Governor DeSantis made headlines this week after declaring that he’s “moved on” from the on-going legal fight between the State of Florida and Walt Disney World – the very same legal battle that shot him to international stardom as a crusader against left-wing cultural hegemony.So why back down now?
The lethargy of voters – both in Florida and nationally – is a likely explanation.
It’s hardly surprising, after 17 months of back-and-forth.
Here in the greater Orlando area, Republican voters will tell you that they feel the fight has gone on for far too long: they’ve grown tired of hearing about it, absent a successful resolution.But the fight against so-called ‘woke capital’, spearheaded by DeSantis and other GOP politicians, is still an important cause that a large majority of conservatives support.
It’s not the battle itself that Republicans are sick of, but the manner in which it was fought.These tactical failures can be traced back to a single mistake made on day one of the Florida-Disney standoff: trying to pass a bill dissolving the Disney’s special tax district that wouldn’t take legal effect for more than a year.
The bill was signed last year on April the 22nd, but the tax district was not mandated to dissolve until June 1st 2023 – a sizeable 14-month gap.That timeframe didn’t make sense then, and makes even less sense now.
Kicking the can that far down the road was a big mistake that DeSantis almost certainly regrets.The truth is that DeSantis failed to properly think through his attack on the Mouse, not knowing the effect stalling on such an emergent issue would have long-term on his meticulously crafted political image.
Yes, he wanted to dissolve the tax district.
Yes, he wanted to send a message.
But that was about all he had on the chalk board.Passing a bill to dissolve the tax district over a year out bought him time to work out the details of a plan.
But the delay brought growing public weariness over the issue.
Even with a righteous or popular cause, the public can get bored and move on.
That’s something any seasoned politician should know.While driving to Tallahassee to vote in the Special Legislative Session in mid-April last year, I received a call informing me that the Florida Governor had added a surprise item: a bill to dissolve the Reedy Creek Improvement District.
This bill would directly impact the special Disney tax and self-governing district, and was tantamount to a declaration of war against the corporation.We conservatives in the Legislature were excited to be fighting back against the woke, globalist company that had been hurling highly politicised attacks at our new Parent’s Rights Bill, also being passed in the Legislature that month.
But I was perplexed when I saw the dissolution date was to take place 14 months in the future.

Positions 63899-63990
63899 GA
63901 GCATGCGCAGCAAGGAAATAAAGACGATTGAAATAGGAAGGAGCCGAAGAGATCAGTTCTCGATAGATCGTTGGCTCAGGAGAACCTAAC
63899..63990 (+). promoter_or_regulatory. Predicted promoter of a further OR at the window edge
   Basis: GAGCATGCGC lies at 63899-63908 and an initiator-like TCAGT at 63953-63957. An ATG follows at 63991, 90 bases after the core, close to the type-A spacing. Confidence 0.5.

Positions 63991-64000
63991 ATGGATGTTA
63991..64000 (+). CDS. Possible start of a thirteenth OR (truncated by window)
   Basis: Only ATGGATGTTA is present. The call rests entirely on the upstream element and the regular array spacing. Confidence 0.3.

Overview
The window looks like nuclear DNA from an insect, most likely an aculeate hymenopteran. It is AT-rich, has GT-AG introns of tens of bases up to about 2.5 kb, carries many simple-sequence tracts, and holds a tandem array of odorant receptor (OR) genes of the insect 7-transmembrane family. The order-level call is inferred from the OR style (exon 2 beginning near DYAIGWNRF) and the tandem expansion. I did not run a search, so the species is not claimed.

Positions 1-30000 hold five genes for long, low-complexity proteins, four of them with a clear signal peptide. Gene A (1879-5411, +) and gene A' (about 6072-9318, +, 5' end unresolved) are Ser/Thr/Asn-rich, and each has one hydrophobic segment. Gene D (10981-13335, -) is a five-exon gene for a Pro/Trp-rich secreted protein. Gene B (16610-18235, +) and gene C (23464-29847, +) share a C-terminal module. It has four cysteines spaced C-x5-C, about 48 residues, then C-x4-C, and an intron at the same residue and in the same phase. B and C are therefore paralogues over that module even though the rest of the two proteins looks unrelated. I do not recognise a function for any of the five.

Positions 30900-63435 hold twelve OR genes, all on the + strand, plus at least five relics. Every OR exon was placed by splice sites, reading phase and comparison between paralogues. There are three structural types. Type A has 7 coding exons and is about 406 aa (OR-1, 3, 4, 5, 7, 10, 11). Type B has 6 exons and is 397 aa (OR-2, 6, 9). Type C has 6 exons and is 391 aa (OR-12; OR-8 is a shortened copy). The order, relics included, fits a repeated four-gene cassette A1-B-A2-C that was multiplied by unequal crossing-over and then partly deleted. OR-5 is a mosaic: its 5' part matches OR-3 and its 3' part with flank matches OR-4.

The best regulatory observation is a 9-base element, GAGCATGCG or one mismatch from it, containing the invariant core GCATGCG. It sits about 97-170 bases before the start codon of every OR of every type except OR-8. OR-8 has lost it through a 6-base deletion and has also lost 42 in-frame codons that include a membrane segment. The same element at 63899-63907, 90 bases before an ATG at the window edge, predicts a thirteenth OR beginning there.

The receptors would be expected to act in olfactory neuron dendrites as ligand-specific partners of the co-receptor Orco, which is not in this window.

Why not dissolve it now?
Why wait?First of all, the initial plan to dissolve the district was unrealistic.
The tax district, which was 25,000+ acres large containing hundreds of millions of assets within it, couldn’t be removed under such simplistic and clunky legislation.
Simply disintegrating it would create all sorts of tax, administrative, and debt liabilities – no small headache for any lawmaker.So the real plan was to reform the district.
The Governor pushed for a bill to break down the district under the shared understanding that the district would be reformed before the 14-month deadline, and therefore not actually dissolved.
And that’s exactly what happened the following Legislative session.
The district was reformed and the legislative language totally dissolving it was removed.But right when the battle with Disney appeared to be over was actually exactly when it began.
Days before the Bill’s passage, Disney began to fight back.
They filed a lawsuit and rolled out a media and public relations campaign to turn public opinion in their favour.
Two legal fights over the district reforms – taking place in both state and federal court – are still ongoing.
But what did the Governor expect?
He should have seen this coming from miles away.
The truth is, had those reforms been passed last summer or fall, then they would be ending around this time.
He should have been enjoying the fruits of those victories during his run for the Presidency.
I said then and still say now that we should have passed the reforms immediately and without procrastination.
But hope is not all lost: there have still been culture war victories in the meantime.
Two weeks ago, the Central Florida Tourism Oversight District (the newly named district) announced that it would totally end all Diversity, Equity and Inclusion training programs for employees.
This alone made the Disney challenge worth it – but the Governor has nonetheless come away from this debacle bruised.The fight with Disney may well be the most politically significant chapter of Ron DeSantis’ career.
Unfortunately for him, his poor judgement in executing his plan might be better remembered than his ideological bravery.Anthony Sabatini served in the Florida House of Representative from 2018–2022 and is currently Chairman of the Lake County Republican PartyBroaden your horizons with award-winning British journalism.
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